Thanks to the organisers of the National Hamfest and Graham Boor (G8NWC) for asking me to do the flight and helping fund the venture and I hope it succeeded in publicising the event and the hobby.
I have now downloaded all the photographs from the onboard camera and they can been in my Flickr album at https://www.flickr.com/photos/nerdsville/sets/72157658732989849
Updated – I realised I didn’t put the actual landing position on this post, so here it is

MADHEN Eggsplorer-1 – We’ve got the data!

Following the euphoria of the Eggsplorer-1 payload being found six weeks after launch washed up and retrieved from the beach in Terschelling, Netherlands it has been an agonising wait to see what the Dutch police would send back. My impatience got the better of me last week and I contacted them directly to be told that unfortunately due to the awful smell and condition of the box they had simply removed the memory card and had posted that back as requested.

More days past and I was beginning to think irony was going to play a cruel trick and the card after its fantastical journey would end up lost in the post. I shouldn’t have been so pessimistic as it arrived today! Along with the card was a detailed map showing the final location and labels from the side of the box.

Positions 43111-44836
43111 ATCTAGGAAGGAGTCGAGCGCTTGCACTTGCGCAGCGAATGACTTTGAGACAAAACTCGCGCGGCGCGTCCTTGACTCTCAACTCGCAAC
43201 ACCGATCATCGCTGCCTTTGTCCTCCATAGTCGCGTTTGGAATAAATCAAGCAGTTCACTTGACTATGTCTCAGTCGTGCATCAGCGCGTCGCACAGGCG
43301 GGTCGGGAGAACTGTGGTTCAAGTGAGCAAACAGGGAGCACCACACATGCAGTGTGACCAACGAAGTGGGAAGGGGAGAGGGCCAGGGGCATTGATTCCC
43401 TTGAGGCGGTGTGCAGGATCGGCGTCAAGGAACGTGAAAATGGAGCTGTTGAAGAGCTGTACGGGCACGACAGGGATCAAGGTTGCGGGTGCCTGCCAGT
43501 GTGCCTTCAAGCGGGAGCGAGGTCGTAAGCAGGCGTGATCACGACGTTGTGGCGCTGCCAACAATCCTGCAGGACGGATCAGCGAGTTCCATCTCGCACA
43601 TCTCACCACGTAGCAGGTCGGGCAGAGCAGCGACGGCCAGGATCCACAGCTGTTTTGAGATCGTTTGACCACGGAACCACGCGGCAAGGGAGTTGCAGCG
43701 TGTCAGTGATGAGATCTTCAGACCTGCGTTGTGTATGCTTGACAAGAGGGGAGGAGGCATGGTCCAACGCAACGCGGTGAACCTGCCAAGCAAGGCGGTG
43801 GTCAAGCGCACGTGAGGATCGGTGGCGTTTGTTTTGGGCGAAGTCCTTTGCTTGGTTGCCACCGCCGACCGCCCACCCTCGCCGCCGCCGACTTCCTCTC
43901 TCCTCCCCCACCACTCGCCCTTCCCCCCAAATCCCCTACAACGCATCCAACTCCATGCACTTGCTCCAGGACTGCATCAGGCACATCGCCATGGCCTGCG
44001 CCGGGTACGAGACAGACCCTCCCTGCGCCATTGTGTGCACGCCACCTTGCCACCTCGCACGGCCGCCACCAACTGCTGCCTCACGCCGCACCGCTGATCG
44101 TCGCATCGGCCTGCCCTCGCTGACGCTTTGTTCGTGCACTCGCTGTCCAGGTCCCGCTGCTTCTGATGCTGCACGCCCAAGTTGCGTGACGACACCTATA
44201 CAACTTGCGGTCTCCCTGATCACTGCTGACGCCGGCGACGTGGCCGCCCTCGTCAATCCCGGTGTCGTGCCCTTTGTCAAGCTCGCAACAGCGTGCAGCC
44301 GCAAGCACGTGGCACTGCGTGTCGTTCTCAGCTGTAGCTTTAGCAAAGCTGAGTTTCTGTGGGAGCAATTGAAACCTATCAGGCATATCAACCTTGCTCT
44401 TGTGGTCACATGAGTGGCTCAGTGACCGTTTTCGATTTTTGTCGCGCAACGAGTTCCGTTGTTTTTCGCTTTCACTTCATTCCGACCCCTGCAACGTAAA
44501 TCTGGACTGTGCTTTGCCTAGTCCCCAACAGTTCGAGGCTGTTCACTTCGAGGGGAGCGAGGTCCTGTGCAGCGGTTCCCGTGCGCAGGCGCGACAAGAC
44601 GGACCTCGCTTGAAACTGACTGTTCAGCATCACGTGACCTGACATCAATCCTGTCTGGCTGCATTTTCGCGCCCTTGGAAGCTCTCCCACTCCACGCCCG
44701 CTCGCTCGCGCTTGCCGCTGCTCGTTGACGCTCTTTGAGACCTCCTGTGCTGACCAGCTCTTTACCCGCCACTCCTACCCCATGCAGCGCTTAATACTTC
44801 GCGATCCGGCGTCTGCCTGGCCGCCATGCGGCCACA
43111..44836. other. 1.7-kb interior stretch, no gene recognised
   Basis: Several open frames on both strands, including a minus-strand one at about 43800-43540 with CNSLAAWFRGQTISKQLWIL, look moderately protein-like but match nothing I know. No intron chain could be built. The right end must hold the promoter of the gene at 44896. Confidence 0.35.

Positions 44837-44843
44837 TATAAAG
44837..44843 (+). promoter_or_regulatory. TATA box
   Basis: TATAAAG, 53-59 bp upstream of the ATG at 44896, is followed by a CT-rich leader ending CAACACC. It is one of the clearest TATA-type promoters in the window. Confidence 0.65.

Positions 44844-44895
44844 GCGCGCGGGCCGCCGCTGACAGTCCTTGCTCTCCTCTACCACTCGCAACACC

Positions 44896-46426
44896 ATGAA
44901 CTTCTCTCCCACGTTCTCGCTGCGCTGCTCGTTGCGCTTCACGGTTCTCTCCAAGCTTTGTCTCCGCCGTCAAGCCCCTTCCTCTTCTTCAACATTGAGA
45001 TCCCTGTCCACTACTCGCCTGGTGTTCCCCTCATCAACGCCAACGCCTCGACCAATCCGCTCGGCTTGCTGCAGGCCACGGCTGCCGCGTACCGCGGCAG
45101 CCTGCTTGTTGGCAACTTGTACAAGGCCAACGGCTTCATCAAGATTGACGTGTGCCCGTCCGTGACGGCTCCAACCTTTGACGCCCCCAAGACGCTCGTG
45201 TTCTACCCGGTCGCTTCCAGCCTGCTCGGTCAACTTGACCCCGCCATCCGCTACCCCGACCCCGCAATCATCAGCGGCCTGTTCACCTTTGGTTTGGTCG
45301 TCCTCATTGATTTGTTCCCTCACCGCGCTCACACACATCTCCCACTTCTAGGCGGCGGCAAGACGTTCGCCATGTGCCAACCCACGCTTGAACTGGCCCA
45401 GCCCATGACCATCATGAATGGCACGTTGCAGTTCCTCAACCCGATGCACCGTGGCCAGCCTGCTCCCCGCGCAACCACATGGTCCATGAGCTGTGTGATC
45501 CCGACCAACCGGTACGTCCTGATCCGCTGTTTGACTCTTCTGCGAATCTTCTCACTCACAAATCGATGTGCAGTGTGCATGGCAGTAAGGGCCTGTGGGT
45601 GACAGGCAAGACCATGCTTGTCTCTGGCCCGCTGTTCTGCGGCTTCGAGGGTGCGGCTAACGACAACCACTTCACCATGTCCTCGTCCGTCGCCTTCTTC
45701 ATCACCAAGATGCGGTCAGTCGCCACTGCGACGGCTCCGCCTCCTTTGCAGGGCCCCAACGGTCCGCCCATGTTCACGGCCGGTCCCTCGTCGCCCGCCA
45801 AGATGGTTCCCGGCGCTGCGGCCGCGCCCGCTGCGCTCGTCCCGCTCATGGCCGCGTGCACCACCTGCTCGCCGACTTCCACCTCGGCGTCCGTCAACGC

There was a nice note from the police.

The SD memory card seemed to have had survived more or less intact, though there was some corrosion on the contacts and crucially a small corner of the card was broken off.

The plan was to use the Win32 Disk Imager program to make a direct raw image of the card and work on that copy. I first used a small wad of wire wool to gently clean up the contacts

I was encouraged when I inserted the card into my Microsoft Windows laptop and it was detected, however my heart sank when any attempt to access it or use the imager program was met with an error. I gave it another gentle going over with the wire wool and thankfully was then able to make a image file, the next stage was to extract the precious data.

The card of course contained the Linux based Raspberry Pi file system and in order to access it on a Windows machine I used the freeware linux-reader from DiskInternals which allows access to Ext2/Ext3/Ext4, HFS and ReiserFS file systems within Windows.

It was a simple case of using the “mount image file” option and the partitions were then accessible and everything appeared intact, there were images on the card unfortunately not the “egg in space” image I wanted, just some nice “egg in the clouds” shots.

The telemetry log file confirmed the worst, the flight computer had indeed stopped/crashed at approx 2.5km up and no further images had been captured of the 31km accent into the stratosphere (confirmed by the backup tracker) I had hoped the transmission had stopped because of a fault in the antenna or the radio module board alas this wasn’t the case.